2 dead after Minnesota plane crashes in Florida
WILLMAR, Minn. - A plane reportedly owned by a Spicer, Minn., businessman crashed in a residential neighborhood in Florida Tuesday night, Dec. 27, killing both people on board.According to the Volusia County Sheriff's Office in Florida, the 2009 ...
WILLMAR, Minn. – A plane reportedly owned by a Spicer, Minn., businessman crashed in a residential neighborhood in Florida Tuesday night, Dec. 27, killing both people on board.
According to the Volusia County Sheriff’s Office in Florida, the 2009 single-engine Epic LT plane crashed in heavy fog just before 6 p.m. in a front yard in the Spruce Creek Fly-In community of Port Orange, Fla.
The plane narrowly missed two houses.
No one on the ground was injured but two people in the plane were killed.
The names of the victims have not been yet released but according to a story published in the Dayton Beach News-Journal, an Epic aircraft with the Federal Aviation Administration registration of N669WR left Willmar on Tuesday and after stopping in Tennessee was scheduled to arrive at Spruce Creek at 5:58 p.m.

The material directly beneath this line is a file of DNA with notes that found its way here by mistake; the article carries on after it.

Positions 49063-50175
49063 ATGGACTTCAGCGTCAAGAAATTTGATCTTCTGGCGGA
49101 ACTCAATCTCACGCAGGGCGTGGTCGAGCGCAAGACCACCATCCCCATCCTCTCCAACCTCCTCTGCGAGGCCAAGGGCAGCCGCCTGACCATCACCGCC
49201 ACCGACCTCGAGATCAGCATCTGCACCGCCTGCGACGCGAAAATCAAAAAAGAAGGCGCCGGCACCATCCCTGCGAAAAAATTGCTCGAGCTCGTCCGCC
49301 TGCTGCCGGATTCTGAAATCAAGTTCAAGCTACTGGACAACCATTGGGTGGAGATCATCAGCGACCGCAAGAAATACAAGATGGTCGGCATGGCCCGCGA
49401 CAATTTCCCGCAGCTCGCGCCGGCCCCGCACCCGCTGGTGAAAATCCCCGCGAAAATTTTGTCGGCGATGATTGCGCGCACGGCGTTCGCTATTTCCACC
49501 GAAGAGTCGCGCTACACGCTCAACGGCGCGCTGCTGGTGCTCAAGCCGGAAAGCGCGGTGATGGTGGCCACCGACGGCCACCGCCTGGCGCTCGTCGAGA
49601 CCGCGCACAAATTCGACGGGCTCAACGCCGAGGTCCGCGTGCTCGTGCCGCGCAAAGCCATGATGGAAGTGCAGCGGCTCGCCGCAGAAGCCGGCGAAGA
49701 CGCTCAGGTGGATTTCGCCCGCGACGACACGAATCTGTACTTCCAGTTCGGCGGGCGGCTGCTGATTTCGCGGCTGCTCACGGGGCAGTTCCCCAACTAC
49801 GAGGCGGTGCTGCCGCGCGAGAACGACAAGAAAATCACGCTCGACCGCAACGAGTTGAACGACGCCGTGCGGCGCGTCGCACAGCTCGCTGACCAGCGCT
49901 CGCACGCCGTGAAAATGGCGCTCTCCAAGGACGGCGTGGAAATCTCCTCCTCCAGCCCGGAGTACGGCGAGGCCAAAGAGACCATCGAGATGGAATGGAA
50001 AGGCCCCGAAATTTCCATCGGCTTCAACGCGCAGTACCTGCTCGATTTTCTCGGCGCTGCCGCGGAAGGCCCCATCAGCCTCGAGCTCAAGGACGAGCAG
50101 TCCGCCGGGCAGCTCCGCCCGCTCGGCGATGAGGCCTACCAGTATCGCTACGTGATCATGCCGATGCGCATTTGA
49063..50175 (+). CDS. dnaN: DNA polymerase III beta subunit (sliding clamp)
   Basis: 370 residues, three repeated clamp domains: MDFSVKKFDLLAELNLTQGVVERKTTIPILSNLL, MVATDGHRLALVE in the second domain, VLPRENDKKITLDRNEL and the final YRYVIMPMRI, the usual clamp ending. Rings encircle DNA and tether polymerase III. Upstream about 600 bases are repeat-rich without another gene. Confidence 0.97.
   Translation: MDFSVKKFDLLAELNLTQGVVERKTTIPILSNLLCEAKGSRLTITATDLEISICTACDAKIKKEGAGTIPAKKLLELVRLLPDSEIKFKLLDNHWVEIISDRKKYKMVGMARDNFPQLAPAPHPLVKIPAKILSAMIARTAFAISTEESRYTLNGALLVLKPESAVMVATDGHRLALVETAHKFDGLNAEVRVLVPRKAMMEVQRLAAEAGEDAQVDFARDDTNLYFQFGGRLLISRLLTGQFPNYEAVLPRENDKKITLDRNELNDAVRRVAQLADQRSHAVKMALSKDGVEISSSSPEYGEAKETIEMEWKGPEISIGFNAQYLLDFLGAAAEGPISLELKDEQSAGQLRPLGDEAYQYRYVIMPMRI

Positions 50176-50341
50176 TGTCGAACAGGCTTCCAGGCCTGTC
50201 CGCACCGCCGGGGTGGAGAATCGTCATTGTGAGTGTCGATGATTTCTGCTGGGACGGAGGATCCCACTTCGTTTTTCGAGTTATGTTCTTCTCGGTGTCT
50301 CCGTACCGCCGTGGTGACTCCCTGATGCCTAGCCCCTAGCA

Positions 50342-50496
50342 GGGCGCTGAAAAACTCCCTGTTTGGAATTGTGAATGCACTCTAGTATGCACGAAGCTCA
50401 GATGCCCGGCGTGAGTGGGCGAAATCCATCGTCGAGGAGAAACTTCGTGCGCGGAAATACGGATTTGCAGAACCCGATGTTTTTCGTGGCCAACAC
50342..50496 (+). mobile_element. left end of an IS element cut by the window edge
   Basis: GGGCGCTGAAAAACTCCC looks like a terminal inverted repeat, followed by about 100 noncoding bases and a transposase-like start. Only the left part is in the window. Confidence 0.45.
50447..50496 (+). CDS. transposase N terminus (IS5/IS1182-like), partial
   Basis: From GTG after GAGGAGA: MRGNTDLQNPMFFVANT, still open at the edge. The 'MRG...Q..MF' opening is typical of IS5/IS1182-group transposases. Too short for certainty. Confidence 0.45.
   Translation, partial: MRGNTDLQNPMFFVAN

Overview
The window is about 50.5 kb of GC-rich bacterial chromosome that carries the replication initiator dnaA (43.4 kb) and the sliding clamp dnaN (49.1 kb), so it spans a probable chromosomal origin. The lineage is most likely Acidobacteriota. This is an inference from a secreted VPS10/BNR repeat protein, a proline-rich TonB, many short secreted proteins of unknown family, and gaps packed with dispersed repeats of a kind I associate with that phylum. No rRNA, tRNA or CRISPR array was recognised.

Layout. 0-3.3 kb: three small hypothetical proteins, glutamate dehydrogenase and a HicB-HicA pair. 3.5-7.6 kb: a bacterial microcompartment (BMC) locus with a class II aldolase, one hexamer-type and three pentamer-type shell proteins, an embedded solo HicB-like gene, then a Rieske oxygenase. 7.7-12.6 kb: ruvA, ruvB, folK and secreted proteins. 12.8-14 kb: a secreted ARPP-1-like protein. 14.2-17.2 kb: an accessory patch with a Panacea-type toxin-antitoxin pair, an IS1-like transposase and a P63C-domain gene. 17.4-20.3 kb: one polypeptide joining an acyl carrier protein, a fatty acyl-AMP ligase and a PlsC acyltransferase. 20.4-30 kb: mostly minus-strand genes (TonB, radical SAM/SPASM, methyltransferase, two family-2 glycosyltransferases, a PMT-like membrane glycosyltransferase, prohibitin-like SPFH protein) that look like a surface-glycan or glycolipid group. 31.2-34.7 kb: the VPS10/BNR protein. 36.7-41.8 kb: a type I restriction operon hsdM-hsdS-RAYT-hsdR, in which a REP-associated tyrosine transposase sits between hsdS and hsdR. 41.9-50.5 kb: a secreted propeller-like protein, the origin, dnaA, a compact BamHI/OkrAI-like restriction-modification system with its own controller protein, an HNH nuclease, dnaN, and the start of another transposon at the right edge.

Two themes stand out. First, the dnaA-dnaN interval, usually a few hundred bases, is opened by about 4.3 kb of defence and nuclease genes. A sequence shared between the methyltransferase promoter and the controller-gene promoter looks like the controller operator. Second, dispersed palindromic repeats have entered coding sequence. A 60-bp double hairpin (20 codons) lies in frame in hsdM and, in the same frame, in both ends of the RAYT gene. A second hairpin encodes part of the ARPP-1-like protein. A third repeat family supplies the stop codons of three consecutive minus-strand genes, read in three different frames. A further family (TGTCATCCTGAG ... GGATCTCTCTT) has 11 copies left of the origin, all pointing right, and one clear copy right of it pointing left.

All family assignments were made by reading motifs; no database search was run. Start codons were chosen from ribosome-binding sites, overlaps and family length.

That experimental plane is reportedly owned and manufactured by Independent Technologies, which lists Daryl Ingalsbe as the owner and CEO.
Besides having a residence in Spruce Creek Fly-in, Ingalsbe also has a home in Spicer.
Earlier this year, the West Central Tribune featured Ingalsbe in an article about a 21-day trip around the world where he flew his fixed wing, single-engine turboprop Epic airplane – along with his partner and New London businesswoman, Deb Solsrud – with two dozen other aviation enthusiasts.
Named the “Odyssey,” the trip was the first of its kind to incorporate experimental aircraft and included other owners of Epic planes as well as a documentary film crew. That trip, which was expected to be recognized by Guinness World Records, began July 7 and included stops in 21 cities in countries on three continents.
In a post to the Facebook page, the Volusia County Sheriff’s Office said a witness who reported the crash said he saw the aircraft fly into the fog and that the plane was “in an inverted flat spin when he came out of the fog.”
Volusia County Sheriff Ben Johnson told the News-Journal it looked like the plane stalled or came down in a spin.
"It came pretty much straight down," Johnson said. "It appears as though it barely missed two houses."
The FAA and National Transportation Safety Board are investigating.